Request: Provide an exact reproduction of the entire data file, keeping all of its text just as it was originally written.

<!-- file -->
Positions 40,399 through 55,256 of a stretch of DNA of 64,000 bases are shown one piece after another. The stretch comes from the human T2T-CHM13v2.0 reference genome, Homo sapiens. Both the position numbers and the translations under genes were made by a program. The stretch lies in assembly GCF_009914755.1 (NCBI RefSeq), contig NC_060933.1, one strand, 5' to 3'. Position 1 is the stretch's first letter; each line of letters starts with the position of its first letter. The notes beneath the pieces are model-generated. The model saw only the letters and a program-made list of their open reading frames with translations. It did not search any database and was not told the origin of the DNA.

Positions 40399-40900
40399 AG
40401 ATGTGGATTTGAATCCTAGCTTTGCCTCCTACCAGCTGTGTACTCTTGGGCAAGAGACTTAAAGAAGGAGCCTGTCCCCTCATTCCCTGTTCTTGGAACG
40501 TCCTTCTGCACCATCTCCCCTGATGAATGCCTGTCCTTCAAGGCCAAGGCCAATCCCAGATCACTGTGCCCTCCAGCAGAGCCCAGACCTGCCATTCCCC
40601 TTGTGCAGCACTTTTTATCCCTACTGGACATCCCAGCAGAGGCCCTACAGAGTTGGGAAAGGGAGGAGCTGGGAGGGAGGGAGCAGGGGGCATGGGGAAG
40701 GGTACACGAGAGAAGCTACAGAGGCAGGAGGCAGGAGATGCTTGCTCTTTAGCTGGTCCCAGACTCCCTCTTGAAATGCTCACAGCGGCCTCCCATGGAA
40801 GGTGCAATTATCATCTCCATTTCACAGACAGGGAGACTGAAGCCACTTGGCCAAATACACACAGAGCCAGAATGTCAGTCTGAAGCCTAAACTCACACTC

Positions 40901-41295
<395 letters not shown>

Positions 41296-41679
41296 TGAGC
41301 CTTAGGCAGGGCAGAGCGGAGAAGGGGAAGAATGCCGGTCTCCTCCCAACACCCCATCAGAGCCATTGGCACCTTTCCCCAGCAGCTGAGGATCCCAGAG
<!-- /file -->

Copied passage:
Positions 40,399 through 55,256 of a stretch of DNA of 64,000 bases are shown one piece after another. The stretch comes from the human T2T-CHM13v2.0 reference genome, Homo sapiens. Both the position numbers and the translations under genes were made by a program. The stretch lies in assembly GCF_009914755.1 (NCBI RefSeq), contig NC_060933.1, one strand, 5' to 3'. Position 1 is the stretch's first letter; each line of letters starts with the position of its first letter. The notes beneath the pieces are model-generated. The model saw only the letters and a program-made list of their open reading frames with translations. It did not search any database and was not told the origin of the DNA.

Positions 40399-40900
40399 AG
40401 ATGTGGATTTGAATCCTAGCTTTGCCTCCTACCAGCTGTGTACTCTTGGGCAAGAGACTTAAAGAAGGAGCCTGTCCCCTCATTCCCTGTTCTTGGAACG
40501 TCCTTCTGCACCATCTCCCCTGATGAATGCCTGTCCTTCAAGGCCAAGGCCAATCCCAGATCACTGTGCCCTCCAGCAGAGCCCAGACCTGCCATTCCCC
40601 TTGTGCAGCACTTTTTATCCCTACTGGACATCCCAGCAGAGGCCCTACAGAGTTGGGAAAGGGAGGAGCTGGGAGGGAGGGAGCAGGGGGCATGGGGAAG
40701 GGTACACGAGAGAAGCTACAGAGGCAGGAGGCAGGAGATGCTTGCTCTTTAGCTGGTCCCAGACTCCCTCTTGAAATGCTCACAGCGGCCTCCCATGGAA
40801 GGTGCAATTATCATCTCCATTTCACAGACAGGGAGACTGAAGCCACTTGGCCAAATACACACAGAGCCAGAATGTCAGTCTGAAGCCTAAACTCACACTC

Positions 40901-41295
<395 letters not shown>

Positions 41296-41679
41296 TGAGC
41301 CTTAGGCAGGGCAGAGCGGAGAAGGGGAAGAATGCCGGTCTCCTCCCAACACCCCATCAGAGCCATTGGCACCTTTCCCCAGCAGCTGAGGATCCCAGAG